Torres del Paine/A Creative Adventure Photographic Workshop: December 9th- 17th. 2014: $6120 USD double occupancy.

This trip needs a minimum of 12 people to run; six down, six to go. You will need to wait until you hear from Denise before booking your flights. Travel insurance with TSI is recommended. Click here for more information or to register. Please let Denise know that BIRDS AS ART sent you. 🙂


Image courtesy of and copyright Explora Patagonia.

The lodge/hotel, Explora Patagonia/Hotel Salto Chico). is the only hotel located in the heart of the extraordinary Torres del Paine National Park in central Patagonia. It is on the banks of the Salto Chico waterfall where we will have excellent view of the unique Paine Massif and two of the three impressive torres, or towers, that give the park its name. Situated on a 7.4-acre site, Explora Patagonia has 49 comfortable rooms, all with captivating views. The sophisticated design incorporates native lenga wood and cypress brought from the Guaitecas Archipelago, while the floor is made of almond wood. Each room has a small living area, hydromassage bath, and beds designed for deep, pleasurable sleep after a day of exploration.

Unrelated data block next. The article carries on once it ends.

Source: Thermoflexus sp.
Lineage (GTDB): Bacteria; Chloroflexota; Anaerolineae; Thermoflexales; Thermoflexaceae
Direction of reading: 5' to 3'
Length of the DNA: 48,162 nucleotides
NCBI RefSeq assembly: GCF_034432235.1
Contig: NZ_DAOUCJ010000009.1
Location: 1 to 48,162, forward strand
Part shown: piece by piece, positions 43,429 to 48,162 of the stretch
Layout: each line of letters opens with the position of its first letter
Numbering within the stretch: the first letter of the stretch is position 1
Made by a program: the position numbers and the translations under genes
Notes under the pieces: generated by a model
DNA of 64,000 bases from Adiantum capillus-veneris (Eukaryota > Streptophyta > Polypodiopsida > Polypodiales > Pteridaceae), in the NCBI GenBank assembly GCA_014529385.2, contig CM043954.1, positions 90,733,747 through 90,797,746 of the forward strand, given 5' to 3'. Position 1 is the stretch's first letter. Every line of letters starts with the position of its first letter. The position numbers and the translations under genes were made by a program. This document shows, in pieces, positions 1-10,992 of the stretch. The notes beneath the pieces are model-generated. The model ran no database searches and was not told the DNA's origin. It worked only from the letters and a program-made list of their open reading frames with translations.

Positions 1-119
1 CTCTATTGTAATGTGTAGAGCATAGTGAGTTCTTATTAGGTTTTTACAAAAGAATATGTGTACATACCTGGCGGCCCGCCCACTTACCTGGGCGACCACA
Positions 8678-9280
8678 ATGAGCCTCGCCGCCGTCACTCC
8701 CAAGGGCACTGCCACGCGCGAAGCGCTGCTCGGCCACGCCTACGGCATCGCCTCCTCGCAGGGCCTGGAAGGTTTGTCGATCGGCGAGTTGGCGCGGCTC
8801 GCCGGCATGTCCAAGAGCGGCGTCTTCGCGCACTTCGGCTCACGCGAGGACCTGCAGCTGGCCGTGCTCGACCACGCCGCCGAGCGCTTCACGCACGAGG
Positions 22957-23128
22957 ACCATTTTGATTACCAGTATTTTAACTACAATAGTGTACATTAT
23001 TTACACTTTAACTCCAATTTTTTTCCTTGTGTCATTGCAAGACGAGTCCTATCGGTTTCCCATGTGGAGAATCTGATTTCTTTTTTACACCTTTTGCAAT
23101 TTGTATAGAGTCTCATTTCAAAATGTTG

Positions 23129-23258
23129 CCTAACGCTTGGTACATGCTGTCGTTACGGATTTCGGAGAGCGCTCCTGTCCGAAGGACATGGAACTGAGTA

The hotel is the only lodge in the area with its own horses, horses that have been bred and trained especially to be ridden by gringos. Denise loves being outdoors experiencing nature in its rawest form, however, a clean, comfortable bed in a luxurious hotel with gourmet food is a nice way to end the day! The coffee is great! Denise does not know if that matters to you but it matters to her 🙂